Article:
The ‘ecology of participation’: A study of audience engagement on alternative and independent journalism websites

TitleThe ‘ecology of participation’: A study of audience engagement on alternative and independent journalism websites
Publication TypeConference Paper
Author(s)Barnes, R.
Affiliation (1st Author)University of the Sunshine Coast
Section or WGJournalism Research and Education Section
DateThurs 27 June
Slot CodeJRE T1b
Slot Code (Keyword)JRE T1b
Time of Session9:00-10:30
RoomHG10
Session TitleHybridization of Media, Twitter and Political Implications Theme II: Innovations in Journalism
Submission ID6200
Abstract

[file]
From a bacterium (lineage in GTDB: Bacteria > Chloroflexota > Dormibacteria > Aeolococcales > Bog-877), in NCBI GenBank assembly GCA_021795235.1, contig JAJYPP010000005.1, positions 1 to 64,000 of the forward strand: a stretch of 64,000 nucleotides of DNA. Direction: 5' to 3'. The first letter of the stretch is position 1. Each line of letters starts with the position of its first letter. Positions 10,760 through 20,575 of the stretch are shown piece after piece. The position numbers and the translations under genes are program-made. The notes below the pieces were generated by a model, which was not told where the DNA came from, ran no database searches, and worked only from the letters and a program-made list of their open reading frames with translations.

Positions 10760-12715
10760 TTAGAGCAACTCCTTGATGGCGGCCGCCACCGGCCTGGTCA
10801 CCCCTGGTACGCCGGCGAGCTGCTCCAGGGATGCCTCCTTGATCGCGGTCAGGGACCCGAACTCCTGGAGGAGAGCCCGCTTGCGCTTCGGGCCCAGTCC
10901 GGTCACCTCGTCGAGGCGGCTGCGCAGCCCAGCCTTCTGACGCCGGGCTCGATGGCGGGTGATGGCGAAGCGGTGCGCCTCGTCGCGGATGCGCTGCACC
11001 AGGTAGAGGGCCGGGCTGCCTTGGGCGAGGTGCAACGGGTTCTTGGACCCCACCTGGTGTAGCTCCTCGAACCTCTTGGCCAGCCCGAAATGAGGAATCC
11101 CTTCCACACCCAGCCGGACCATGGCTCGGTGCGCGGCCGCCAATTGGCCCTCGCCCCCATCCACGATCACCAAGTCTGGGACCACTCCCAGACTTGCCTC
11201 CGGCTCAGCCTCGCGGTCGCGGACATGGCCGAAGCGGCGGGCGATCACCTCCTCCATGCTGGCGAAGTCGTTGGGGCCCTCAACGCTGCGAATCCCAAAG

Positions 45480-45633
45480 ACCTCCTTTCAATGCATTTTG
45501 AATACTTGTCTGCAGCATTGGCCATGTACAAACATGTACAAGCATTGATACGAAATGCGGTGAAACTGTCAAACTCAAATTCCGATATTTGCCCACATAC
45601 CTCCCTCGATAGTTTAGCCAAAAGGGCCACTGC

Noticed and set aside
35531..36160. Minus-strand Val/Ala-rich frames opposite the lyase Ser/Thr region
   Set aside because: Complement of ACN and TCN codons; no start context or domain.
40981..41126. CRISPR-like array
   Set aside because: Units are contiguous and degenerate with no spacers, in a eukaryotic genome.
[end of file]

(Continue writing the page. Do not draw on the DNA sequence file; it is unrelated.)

This paper investigates how audience members are using alternative and independent journalism websites. Applying Atton and Hamilton’s (2008) concept of ‘alternative journalism’ specifically to developments within the online medium, this study analyses ‘alternative journalism’s’ historical practice of audience engagement and participation, along with the contemporary tensions and its relationship with mainstream journalism. While ‘alternative journalism’ has always been a fluid concept, based on the mainstream journalism of the time that it is challenging, this is particularly evident now in the age of online journalism. This area of journalism has grown exponentially as the ease and affordability of publishing and distributing content on the web has enabled more alternatives to mainstream journalism and as such attention must be paid to its audience. Based on case studies of four alternative and independent journalism sites, two based in Australia and two based in the United States, this paper will examine how and why the audience uses these sites. Traditionally research into journalism and in particular alternative and independent journalism has focused on the civic role of journalism. However, to consider the individual audience member’s engagement with the site, an approach similar to that which has typically been associated with fan studies is more useful. Using this fan theory, the paper will focus on the role of personal satisfaction and emotional engagement, along with identity and community development as central factors in considering how and why audience members use alternative and independent journalism websites. Overall, this study finds that the majority of audience members are not actively contributing on the case study websites. What the study does uncover is an expectation of avenues for active contribution – even if these avenues are not used. It also shows audience members, whether active participants or not, can place a high ‘value’ on the contributions of other audience members. Ultimately it argues that a new definition of participation must be considered for these websites, which does not privilege participation that involves active contributions, but is inclusive of audience members who ‘internalise’ their participation.

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